Legislative code and mapping phase to begin early 2017.
- In an effort to reduce 1:1 demolition replacements (e.g. demolitions of a house that result in only one house being built), council voted to reduce the size of single-dwelling houses in the Housing Opportunity Overlay Zone (for example, from 2500 to 2000 square feet of living space on a 5000 square foot lot) while maintaining the same size limit for duplexes, duplexes and ADUs and triplexes on corners as what would be allowed for a single house outside the overlay (e.g. 2500 square feet on a 5000 square foot lot). Commissioner Novick expressed that he would like to see the size limits on duplexes and triplexes continued to be studied to ensure that resulting unit sizes were reasonable but there was no official amendment.
- Council approved several amendments introduced by Commissioner Fritz addressing flexibility for tree preservation, increasing private open space areas and reducing impervious surfaces.
- Council did not revise the range of allowed housing types in the Housing Opportunity Overlay Zone (house with both internal and detached accessory unit (ADU), duplex, duplex with ADU, triplex on corner). However, they did direct staff to explore requirements and bonus unit allowances for age-friendly housing, affordability, and additional tree preservation.
- To encourage house conversion over demolition, the council voted to allow an additional unit when an existing house is converted into multiple units citywide (staff had recommended this bonus unit only in the Housing Opportunity Overlay Zone). Council also expressed the need to clearly distinguish an “internal conversion” from a near demolition and rebuild.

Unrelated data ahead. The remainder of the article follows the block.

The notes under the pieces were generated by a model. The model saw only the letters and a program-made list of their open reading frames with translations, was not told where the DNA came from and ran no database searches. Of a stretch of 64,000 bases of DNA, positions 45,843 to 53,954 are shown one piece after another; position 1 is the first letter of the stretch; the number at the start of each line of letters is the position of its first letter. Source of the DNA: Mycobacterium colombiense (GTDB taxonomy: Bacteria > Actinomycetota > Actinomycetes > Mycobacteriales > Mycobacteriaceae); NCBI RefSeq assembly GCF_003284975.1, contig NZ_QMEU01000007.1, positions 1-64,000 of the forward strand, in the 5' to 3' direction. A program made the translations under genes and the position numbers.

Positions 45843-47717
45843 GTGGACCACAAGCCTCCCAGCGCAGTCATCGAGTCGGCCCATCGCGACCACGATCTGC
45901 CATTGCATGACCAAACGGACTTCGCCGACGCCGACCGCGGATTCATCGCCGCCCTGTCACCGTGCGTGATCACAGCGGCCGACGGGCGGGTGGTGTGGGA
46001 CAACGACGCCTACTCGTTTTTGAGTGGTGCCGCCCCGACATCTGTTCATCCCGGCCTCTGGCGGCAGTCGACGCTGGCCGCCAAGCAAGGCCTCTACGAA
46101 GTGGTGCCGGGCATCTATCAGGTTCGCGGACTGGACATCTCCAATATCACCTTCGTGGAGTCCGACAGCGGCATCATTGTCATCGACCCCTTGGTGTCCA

- The council did not vote on the conceptual boundary criteria for the Housing Opportunity Overlay zone, but rather asked staff to come back early next year with mapping options. They cited issues around where it should be, how far from frequent transit, and if the David Douglas School District should be exempt because of student capacity issues. They also voted to ensure that transportation infrastructure constraints were added to the list of mapping considerations.
- Council rejected staff’s recommendation to rezone historically narrow lots to R2.5, and instead voted for an amendment to not allow individual R5 zoned historically narrow lots to be built on – even when they have been vacant for more than 5 years, as presently allowed.
- Council also voted to remove staff’s recommendation that front-loaded garages not be allowed on detached houses on narrow lots, as these will be less common as a result of the change to not allow houses on R5 historically narrow lots (narrow lots already zoned R2.5 zone will continue to be allowed).